I remember back in the old days,  voice actors were just voice actors. Now, they’re getting all these massive stars to fill such roles, and I’m starting to think that it’s more than just for marketing purposes, because the voice cast in The Jungle Book is absolutely wonderful. Apart from being distinctive voices, they each bring surprising depth. Huge props for getting Idris Elba to play ferocious tiger villain Shere Khan, who oozes menace with every word. Bill Murray as sloth bear Baloo provides almost all of the timely humour, while Ben Kingsley voices the austere black panther Bagheera. Christopher Walken also does a great Chistopher Walker as King Louie. On top of that there’s Lupita Nyong’o, Giancarlo Esposito, the late Garry Shandling, Russell Peters, and Favreau himself. The only voice talent that was a little wasted was Scarlett Johansson, who plays Kaa the Burmese Python. Her voice is great, but she’s in it so little that there’s not much of a point other than to throw her name (and photo) on the posters.

As I said before, I don’t remember the beloved animated version and I doubt I’ve read the source material, but by all accounts this version pays respect to both without being slavish to either. I could have done without the couple of song numbers from the animated film that have been thrown in, but to Favreau’s credit at least they don’t come across as jarring.

In short, The Jungle Book met my very high expectations. The visuals are worth the price of admission alone (I went 2D, but apparently this is one of those instances where 3D IMAX is commendable), and the handling of the story, action, drama and tension once again demonstrates that this man

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is one of the best blockbuster directors around today. There have been rumblings that Disney is looking to get him on board with Star Wars, possibly with the Han Solo or Obi Wan standalone movies, and if that’s true, fans have every reason to be excited. In fact, The Jungle Book is so well put together that I think that Jungle Book — the Warner Brothers version of the live-action adaptation to be directed by motion capture king Andy Serkis and set for release in 2018 — should probably be scrapped completely. Yes, the film will star Serkis himself (as Baloo) alongside Christian Bale, Benedict Cumberbatch and Cate Blanchett, but it’s hard to imagine that topping Disney’s version either in box office or critical success. This may be as good as Rudyard Kipling’s story can be adapted to the big screen.

4.25 stars out of 5

Tomorrowland (2015)

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Tomorrowland, for me, came across as one of the more “meh” blockbusters of the year, and I wasn’t particularly interested in seeing it when I first watched the trailers. I mean, come on, what kind of movie is based on a Disneyland theme zone? Not a ride like Pirates of the Caribbean, but a zone!

That said, the film sure looked good on paper. It’s directed by Brad Bird, who was at the helm of heartfelt and exciting animated films such as The Iron Giant and The Incredibles. He also made one of the best action films in recent years with Mission: Impossible — Ghost Protocol. Tomorrowland‘s script was co-written by Bird and Damon Lindelof, co-creator and showrunner of Lost and the writer for Prometheus and Star Trek: Into Darkness.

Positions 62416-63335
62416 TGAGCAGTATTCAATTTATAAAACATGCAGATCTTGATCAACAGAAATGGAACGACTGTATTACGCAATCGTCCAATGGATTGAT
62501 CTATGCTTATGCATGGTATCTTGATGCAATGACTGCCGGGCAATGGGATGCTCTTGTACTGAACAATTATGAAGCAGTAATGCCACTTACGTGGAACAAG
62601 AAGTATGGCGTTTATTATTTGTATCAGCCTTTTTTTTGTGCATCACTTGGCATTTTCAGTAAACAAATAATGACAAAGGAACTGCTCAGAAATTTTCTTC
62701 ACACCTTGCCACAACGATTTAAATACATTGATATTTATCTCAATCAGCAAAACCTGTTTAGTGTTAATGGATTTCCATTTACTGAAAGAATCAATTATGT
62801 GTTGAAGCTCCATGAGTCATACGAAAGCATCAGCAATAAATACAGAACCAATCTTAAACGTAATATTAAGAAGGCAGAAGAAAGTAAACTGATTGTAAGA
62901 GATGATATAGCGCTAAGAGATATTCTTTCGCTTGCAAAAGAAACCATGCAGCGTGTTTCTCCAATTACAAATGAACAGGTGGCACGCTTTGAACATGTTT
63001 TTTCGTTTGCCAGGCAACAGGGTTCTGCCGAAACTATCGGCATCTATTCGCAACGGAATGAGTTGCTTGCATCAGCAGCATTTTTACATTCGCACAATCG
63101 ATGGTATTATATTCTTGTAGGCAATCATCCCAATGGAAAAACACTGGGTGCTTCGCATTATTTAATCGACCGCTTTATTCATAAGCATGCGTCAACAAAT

Throw in George Clooney’s saggy face, rising star Britt Robertson and House himself, Hugh Laurie, and Tomorrowland started looking quite promising.

I admit it started off well, setting up the fun and wondrous tone early on with some cute banter between Clooney’s and Robertson’s characters. The visuals are absolutely spectacular, reminding me of the images of futuristic worlds that captivated me as a child, and I also liked the Disneyland ride tie-in (though strangely, it was with Fantasyland as opposed to Tomorrowland).

After the nice intro however, the film never quite settles in as comfortably as it should have; the pace sags and the concepts start getting less interesting. Things do pick up towards the end, but as a “big ideas” film, Tomorrowland doesn’t go as deep or have as many layers as I hoped it would.

George Clooney gets top billing, though this was really one of those films where the big star just lends his name to the project. I guess it’s still a substantial role, but he’s not in it as much as you would expect, as a part of his character’s story is told in flashbacks and is played by child actor Thomas Robinson (who bears a striking resemblance to him).

The real protagonist of the film is Britt Robertson, who is 25 in real life but looks very much like a young teenager in this. Kudos to the hair, make-up and costume teams for making her look so convincing, especially as I had just seen her in The Last Ride, where she easily looked old enough to be a graduating college student.

Another great casting choice was British child actress Raffey Cassidy, whom they intentionally tried to make look older for good reason. I thought she was very convincing and has a great future ahead of her.

On the whole, Tomorrowland is a solid piece of family entertainment that fails in its ambitions to deliver something truly special. Despite the amazing visuals, it lacked that sense of wonder and magic; it just didn’t have that “it” factor you find in the best children and family films.

3.25 stars out of 5

Movie Review: Cinderella (2015)